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Guideline ends markup on drugs

By Wang Xiaodong | China Daily | Updated: 2016-11-11 07:44

Patients in China are expected to spend less on drugs at public hospitals and pay higher fees for certain services, according to a guideline released by the State Council, China's Cabinet, to further medical reform in China.

The ongoing medical reform, aimed at improving people's access to health and medical care services, has produced tangible results, according to the guideline.

A basic medical insurance system, covering more than 95 percent of the population, has been established, and individual expenditures on health have decreased to less than 30 percent of total health expenditures, down from 40.4 percent in 2008, the guideline said.

All public hospitals will have to stop marking up the price of the drugs they sell, a controversial practice that has been adopted by such hospitals for years to make up for a government funding deficiency, according to the guideline.

Guideline ends markup on drugs

Public hospitals generally sell drugs for prices that are up to 15 percent higher than what they pay for them. Some experts say this gives them incentives to buy more expensive drugs, and causes doctors to prescribe more expensive drugs.

With an expected decline in drug sales, the local government will allow public hospitals to adjust service fees. Checkup and test fees will be reduced, while services that require professional skills, such as diagnosis and surgery, will increase, the guideline said.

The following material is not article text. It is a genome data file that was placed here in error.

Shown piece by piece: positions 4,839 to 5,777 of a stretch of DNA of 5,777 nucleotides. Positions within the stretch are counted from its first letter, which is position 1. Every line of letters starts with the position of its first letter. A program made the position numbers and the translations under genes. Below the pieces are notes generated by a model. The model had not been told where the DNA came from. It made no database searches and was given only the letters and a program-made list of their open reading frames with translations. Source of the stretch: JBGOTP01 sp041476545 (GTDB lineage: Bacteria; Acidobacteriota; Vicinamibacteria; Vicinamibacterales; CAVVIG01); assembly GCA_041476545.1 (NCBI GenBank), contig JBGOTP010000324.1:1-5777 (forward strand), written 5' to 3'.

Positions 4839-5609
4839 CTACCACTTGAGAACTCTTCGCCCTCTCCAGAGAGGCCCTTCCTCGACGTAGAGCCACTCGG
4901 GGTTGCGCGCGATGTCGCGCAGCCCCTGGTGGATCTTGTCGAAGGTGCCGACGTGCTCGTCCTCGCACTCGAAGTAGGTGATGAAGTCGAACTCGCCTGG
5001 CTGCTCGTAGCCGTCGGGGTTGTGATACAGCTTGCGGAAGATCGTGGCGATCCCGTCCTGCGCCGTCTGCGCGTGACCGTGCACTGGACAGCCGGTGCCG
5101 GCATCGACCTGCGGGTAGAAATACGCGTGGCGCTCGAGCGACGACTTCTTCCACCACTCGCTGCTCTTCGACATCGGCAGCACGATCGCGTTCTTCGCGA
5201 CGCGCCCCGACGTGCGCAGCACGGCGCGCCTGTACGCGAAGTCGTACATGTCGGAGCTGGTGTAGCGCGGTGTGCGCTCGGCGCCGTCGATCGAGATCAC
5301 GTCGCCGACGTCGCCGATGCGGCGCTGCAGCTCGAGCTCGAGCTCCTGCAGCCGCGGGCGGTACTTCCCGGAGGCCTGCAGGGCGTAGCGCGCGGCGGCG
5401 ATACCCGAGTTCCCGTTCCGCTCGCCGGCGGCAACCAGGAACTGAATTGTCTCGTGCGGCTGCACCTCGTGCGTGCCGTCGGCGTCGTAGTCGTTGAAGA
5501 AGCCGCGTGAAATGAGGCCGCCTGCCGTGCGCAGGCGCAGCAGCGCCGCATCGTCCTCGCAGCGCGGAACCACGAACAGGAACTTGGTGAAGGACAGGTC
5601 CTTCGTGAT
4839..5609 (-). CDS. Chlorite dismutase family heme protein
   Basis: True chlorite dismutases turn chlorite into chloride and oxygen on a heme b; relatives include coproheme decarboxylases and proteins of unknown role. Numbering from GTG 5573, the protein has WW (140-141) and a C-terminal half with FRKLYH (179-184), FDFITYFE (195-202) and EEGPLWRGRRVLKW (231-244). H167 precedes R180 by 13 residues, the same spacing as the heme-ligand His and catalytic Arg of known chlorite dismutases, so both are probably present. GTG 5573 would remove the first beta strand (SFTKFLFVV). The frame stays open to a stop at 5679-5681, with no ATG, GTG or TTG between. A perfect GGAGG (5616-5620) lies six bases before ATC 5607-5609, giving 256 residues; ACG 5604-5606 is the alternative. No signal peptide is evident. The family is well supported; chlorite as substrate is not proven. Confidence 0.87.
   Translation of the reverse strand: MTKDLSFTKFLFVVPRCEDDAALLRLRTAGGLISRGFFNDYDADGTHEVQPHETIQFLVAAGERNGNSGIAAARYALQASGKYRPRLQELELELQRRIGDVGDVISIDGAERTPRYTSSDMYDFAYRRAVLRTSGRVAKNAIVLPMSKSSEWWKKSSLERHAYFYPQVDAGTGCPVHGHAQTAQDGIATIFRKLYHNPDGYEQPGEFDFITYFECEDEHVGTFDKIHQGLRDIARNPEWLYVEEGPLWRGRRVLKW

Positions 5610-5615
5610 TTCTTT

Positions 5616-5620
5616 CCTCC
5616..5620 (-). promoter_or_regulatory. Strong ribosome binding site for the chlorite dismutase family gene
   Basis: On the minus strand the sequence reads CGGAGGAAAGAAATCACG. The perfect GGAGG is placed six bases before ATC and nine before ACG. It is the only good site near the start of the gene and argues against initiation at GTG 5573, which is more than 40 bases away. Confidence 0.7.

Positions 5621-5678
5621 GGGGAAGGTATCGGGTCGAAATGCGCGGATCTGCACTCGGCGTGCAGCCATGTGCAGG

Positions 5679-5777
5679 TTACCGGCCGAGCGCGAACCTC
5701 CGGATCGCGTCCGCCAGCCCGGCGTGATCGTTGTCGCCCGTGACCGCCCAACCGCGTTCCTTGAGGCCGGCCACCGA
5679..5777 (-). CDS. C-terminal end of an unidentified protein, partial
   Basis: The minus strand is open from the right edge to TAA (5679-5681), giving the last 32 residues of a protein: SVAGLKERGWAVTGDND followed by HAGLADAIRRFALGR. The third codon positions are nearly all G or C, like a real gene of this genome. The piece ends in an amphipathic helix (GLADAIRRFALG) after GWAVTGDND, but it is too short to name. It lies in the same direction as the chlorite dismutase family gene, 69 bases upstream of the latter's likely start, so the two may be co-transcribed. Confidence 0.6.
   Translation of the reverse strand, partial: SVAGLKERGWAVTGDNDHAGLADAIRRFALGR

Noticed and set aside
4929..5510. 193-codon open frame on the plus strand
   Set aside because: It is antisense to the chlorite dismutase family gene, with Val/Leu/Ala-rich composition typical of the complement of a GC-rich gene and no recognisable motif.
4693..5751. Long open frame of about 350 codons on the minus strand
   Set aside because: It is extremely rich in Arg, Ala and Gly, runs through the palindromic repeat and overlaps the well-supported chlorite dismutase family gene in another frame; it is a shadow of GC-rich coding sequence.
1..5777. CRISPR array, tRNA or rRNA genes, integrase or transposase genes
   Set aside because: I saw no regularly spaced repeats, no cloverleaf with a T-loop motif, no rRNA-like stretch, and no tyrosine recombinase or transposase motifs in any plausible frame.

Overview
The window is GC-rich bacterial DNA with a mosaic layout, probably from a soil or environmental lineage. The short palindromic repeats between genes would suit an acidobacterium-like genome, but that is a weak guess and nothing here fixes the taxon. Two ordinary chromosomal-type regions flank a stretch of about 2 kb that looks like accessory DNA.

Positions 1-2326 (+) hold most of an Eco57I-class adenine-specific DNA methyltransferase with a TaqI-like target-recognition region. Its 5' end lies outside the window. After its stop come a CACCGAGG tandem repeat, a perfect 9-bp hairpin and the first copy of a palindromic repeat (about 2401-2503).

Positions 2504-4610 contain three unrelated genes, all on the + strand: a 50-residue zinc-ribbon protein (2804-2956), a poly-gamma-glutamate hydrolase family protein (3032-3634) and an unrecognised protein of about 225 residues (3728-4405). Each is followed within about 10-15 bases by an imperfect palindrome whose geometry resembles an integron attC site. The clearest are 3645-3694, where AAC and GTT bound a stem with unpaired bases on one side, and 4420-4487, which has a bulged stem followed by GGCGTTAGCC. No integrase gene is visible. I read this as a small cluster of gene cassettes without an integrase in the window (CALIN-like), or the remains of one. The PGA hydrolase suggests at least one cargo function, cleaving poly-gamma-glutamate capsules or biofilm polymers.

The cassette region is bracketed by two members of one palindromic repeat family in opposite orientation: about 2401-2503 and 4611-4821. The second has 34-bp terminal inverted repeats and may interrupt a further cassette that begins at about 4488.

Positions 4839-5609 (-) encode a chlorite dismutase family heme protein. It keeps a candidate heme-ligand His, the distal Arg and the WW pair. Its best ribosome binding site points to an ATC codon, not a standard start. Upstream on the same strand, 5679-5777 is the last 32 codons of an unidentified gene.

However, the total cost to individuals will not increase, it added.

In contrast to soaring drug prices, some service fees collected by public hospitals are controlled at very low levels. For example, the price of a diagnosis offered by a doctor with a senior title is no more than 14 yuan ($2.10) in many public hospitals in Beijing, a rate that has not changed for many years.

The local government will make detailed policies to compensate public hospitals for the loss of drug sales revenue, and local governments are encouraged to increase remuneration for medical staff as an incentive, said Liang Wannian, chief for medical reform at the National Health and Family Planning Commission.

"A major difficulty in the medical reform is to break up the strong interest groups that have formed in the medical sector over a long period, such as in drug purchases and distribution," said Wang Hucheng, a medical reform researcher at Renmin University of China.

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